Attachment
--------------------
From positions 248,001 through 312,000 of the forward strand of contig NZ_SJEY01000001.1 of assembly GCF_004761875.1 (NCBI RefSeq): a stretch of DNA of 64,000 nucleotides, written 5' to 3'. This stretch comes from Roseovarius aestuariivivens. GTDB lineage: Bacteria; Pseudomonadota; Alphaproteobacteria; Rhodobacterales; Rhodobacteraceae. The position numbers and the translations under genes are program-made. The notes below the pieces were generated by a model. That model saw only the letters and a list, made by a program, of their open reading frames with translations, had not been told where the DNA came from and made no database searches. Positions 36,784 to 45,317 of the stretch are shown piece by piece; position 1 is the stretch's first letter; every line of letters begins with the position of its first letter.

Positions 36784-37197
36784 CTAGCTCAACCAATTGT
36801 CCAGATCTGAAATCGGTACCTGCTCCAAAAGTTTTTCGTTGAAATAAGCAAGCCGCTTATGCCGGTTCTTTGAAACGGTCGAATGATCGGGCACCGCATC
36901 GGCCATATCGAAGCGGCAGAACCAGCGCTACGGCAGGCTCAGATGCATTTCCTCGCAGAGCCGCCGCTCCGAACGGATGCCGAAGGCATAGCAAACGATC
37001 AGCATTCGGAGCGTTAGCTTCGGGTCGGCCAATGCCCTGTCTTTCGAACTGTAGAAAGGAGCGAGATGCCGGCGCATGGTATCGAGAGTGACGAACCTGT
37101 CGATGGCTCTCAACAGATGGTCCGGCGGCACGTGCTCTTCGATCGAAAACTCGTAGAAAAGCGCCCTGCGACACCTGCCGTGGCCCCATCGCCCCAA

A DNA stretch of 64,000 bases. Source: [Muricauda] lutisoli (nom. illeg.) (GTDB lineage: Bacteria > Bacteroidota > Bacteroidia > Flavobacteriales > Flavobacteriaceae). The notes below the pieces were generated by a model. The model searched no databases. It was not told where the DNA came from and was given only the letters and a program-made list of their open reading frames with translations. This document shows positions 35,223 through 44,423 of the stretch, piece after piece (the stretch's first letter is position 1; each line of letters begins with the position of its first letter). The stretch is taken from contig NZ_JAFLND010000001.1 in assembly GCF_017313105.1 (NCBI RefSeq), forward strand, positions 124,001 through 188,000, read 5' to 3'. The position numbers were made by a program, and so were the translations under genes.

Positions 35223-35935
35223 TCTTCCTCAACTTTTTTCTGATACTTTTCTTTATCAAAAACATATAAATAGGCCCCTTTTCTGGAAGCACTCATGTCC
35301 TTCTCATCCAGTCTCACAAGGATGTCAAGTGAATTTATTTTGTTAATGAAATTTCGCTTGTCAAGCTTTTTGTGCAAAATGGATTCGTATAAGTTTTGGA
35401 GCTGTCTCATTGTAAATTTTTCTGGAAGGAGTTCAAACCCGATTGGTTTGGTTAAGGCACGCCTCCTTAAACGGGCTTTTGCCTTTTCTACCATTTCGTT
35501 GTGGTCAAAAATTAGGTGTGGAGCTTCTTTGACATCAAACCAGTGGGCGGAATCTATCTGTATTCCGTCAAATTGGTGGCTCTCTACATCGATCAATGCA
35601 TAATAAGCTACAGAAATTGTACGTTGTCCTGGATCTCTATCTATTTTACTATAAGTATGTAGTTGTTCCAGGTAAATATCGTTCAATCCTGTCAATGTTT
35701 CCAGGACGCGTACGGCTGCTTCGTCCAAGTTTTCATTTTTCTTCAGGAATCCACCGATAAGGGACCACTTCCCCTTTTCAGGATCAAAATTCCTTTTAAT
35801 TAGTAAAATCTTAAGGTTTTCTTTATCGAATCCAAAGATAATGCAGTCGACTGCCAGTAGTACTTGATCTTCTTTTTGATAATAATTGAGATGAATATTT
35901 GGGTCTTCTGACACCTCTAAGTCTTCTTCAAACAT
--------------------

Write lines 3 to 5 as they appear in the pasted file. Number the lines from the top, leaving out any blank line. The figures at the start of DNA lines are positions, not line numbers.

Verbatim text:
36784 CTAGCTCAACCAATTGT
36801 CCAGATCTGAAATCGGTACCTGCTCCAAAAGTTTTTCGTTGAAATAAGCAAGCCGCTTATGCCGGTTCTTTGAAACGGTCGAATGATCGGGCACCGCATC
36901 GGCCATATCGAAGCGGCAGAACCAGCGCTACGGCAGGCTCAGATGCATTTCCTCGCAGAGCCGCCGCTCCGAACGGATGCCGAAGGCATAGCAAACGATC